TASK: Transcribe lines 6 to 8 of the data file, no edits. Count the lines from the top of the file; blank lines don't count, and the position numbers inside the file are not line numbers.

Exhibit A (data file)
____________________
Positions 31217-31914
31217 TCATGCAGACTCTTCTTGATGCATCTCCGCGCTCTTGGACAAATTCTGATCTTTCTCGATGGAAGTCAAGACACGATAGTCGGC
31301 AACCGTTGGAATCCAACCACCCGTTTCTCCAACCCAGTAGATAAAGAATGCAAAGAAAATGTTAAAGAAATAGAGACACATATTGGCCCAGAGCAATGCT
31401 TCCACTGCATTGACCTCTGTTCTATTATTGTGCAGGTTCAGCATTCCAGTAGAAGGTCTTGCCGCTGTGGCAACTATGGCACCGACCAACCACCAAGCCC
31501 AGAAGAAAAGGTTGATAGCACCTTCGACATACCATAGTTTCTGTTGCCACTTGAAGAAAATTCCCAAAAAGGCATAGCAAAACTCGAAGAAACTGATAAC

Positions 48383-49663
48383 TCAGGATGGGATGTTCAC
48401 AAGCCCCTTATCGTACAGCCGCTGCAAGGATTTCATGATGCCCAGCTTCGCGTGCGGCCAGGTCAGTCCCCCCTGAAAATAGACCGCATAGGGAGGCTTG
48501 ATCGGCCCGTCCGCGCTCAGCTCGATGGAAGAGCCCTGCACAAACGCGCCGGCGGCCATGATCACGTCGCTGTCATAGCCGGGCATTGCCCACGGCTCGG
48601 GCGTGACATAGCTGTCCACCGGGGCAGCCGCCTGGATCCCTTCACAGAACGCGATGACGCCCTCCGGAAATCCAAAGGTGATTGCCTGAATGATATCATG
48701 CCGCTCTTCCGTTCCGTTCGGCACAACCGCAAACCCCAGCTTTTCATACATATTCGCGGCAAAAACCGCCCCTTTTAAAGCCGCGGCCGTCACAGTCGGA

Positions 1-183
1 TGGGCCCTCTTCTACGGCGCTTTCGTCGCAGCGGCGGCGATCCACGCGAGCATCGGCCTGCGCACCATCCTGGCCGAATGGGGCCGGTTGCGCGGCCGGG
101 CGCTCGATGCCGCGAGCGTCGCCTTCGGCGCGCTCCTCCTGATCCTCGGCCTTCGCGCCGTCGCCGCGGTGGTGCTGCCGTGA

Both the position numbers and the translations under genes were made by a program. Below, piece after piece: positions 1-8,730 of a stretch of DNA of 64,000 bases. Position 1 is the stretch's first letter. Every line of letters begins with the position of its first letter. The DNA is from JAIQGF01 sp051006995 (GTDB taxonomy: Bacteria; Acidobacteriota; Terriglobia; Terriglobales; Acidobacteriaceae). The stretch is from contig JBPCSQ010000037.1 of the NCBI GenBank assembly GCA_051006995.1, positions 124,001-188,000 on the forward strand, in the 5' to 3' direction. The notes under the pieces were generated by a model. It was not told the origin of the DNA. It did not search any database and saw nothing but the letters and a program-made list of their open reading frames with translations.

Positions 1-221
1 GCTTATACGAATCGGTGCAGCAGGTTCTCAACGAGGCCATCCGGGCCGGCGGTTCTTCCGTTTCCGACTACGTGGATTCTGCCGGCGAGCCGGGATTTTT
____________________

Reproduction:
Positions 48383-49663
48383 TCAGGATGGGATGTTCAC
48401 AAGCCCCTTATCGTACAGCCGCTGCAAGGATTTCATGATGCCCAGCTTCGCGTGCGGCCAGGTCAGTCCCCCCTGAAAATAGACCGCATAGGGAGGCTTG